Homeowners Gained an Average of $48,000 in ‘Tappable Equity’ in 2021. How a Home Equity Loan or HELOC Can Turn That Into Cash

Photo to accompany story about a HELOC vs. home equity loan. Getty Images
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2021 brought homeowners across the nation a $2.6 trillion gain in tappable equity — the largest increase on record, according to mortgage technology and data provider Black Knight.

Over the past year, surging demand and low inventory led to a highly competitive housing market that drove up home prices. While this is great news for sellers, even those who aren’t planning to sell their houses can benefit from their increased home equity. The average homeowner gained $48,000 in tappable equity (equity available while maintaining an 80% loan-to-value ratio or less) in 2021, according to Black Knight. That’s a 35% increase since 2020 and brings the average total equity available up to $185,000. 

“If you have established equity, it’s like a savings account you’ve established,” Vicki Ide, vice president and residential lending manager at Tompkins VIST Bank, previously told us. Now’s as good a time as ever to tap into that equity if it can help you reach your financial goals. 

If you’re looking for ways to access your home’s equity, a home equity loan or home equity line of credit (or HELOC) are two popular options. Both can be used to fund large expenses, from home renovations that improve the value of your home, to debt consolidation, to medical expenses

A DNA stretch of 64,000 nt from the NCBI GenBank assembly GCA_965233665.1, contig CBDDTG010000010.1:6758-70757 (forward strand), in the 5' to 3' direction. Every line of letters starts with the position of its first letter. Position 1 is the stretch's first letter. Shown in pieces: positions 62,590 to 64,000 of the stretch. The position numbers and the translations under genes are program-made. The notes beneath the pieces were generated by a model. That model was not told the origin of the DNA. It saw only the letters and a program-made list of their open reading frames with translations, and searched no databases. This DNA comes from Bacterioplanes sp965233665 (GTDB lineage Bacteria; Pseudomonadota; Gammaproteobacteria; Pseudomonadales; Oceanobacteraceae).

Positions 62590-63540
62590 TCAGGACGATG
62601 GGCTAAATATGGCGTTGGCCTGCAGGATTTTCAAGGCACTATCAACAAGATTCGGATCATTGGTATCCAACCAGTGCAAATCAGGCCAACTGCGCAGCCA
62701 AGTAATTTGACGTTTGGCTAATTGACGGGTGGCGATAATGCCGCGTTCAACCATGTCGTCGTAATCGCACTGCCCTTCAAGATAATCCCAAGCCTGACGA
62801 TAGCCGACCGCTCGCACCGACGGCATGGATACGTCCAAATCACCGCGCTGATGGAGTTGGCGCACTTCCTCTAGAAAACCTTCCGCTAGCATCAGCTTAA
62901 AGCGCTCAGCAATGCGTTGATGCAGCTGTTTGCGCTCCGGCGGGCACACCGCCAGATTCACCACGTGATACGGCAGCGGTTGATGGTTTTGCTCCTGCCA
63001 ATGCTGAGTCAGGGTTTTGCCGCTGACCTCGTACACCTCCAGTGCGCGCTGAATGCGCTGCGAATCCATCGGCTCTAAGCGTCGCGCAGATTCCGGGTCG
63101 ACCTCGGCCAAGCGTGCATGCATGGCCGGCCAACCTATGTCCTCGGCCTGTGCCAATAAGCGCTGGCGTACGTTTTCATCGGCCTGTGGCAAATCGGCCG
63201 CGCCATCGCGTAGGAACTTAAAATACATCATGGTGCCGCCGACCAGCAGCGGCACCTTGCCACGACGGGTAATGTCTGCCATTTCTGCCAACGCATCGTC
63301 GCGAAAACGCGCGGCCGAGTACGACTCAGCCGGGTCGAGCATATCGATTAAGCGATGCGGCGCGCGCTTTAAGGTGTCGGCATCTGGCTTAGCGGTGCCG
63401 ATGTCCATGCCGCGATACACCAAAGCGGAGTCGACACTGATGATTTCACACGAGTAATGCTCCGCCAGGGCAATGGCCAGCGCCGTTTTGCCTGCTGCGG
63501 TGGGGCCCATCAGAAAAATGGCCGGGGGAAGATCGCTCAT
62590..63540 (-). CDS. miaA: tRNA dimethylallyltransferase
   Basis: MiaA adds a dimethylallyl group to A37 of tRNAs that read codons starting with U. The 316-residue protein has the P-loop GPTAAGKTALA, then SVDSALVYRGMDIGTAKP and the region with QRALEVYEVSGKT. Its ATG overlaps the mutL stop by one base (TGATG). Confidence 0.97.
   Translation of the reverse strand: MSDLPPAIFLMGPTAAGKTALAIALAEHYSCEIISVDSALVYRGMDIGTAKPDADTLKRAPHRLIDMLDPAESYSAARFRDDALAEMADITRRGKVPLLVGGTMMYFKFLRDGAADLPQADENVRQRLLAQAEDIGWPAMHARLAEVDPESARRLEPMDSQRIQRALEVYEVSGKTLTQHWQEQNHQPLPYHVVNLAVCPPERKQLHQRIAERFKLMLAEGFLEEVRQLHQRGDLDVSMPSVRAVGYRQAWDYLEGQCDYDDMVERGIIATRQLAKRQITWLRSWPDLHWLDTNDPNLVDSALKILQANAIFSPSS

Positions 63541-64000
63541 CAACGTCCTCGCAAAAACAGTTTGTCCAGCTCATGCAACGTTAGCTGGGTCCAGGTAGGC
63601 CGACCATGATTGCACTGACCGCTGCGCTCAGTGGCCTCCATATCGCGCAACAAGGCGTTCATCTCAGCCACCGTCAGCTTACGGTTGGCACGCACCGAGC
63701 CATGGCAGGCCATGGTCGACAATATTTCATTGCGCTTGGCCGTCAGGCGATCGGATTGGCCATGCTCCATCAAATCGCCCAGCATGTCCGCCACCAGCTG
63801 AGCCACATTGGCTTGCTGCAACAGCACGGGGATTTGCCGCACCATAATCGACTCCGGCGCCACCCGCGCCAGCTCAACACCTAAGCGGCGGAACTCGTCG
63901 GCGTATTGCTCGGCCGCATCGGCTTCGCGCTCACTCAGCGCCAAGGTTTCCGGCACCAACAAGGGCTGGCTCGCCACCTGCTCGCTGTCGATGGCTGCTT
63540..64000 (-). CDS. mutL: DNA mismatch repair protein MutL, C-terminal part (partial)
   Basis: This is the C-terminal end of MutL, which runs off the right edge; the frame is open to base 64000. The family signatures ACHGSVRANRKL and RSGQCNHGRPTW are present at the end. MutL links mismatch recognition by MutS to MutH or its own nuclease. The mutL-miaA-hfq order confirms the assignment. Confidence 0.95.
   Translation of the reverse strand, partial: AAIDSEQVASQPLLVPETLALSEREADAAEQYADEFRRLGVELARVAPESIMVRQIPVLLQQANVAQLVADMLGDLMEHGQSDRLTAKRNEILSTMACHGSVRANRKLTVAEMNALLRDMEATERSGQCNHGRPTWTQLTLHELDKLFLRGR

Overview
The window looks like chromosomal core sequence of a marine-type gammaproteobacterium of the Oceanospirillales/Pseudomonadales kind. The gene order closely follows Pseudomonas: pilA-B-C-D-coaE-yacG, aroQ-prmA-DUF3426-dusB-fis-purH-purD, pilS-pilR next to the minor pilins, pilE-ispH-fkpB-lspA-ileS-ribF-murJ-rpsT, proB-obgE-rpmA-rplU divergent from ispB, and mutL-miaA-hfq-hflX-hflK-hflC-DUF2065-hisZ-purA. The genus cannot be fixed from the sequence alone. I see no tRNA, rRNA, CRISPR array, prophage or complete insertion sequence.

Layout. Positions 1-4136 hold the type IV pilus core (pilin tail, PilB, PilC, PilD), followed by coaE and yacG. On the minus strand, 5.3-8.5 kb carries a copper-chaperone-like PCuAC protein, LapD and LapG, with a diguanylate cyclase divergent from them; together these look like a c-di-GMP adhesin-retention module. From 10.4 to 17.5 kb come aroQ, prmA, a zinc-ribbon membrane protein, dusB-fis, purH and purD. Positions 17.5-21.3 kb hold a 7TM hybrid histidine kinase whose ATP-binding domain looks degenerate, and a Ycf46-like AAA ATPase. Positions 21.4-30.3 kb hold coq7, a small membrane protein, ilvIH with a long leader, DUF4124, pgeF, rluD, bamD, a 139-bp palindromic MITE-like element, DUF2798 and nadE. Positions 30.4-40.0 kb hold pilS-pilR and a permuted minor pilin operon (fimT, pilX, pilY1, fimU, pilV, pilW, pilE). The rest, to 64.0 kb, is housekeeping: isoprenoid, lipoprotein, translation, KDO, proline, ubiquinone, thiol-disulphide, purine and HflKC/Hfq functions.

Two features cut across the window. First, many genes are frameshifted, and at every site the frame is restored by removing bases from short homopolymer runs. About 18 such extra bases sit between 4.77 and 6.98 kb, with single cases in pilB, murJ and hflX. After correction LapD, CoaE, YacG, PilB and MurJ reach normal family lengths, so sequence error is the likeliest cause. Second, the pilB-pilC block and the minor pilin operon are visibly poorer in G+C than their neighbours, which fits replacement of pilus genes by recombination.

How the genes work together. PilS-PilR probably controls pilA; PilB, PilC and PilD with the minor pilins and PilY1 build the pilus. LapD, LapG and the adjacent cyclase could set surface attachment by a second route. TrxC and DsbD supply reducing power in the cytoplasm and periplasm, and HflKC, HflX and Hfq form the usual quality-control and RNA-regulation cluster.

Both are available from traditional banks, credit unions, and online lenders. And both are secured, or guaranteed, by the same asset — your home. That means the lender could foreclose on it in the event you do not repay. 

However, there are some key differences between home equity loans and HELOCs when it comes to how you get the money, how you pay it back, and how the interest is calculated. Here’s what to know about how home equity loans and HELOCs work — as well as how to choose the best option for your financing needs. 

What Is a Home Equity Loan?

A home equity loan is a loan against the value of your home, paid to you in a lump sum. That makes it an attractive option for large, one-time expenses, such as getting a new roof or funding a large-scale home renovation.     

A homeowner can “borrow money from a bank, and the equity in their home serves as collateral to the loan,” Elliott Pepper, a Certified Financial Planner and co-founder of Northbrook Financial, told NextAdvisor.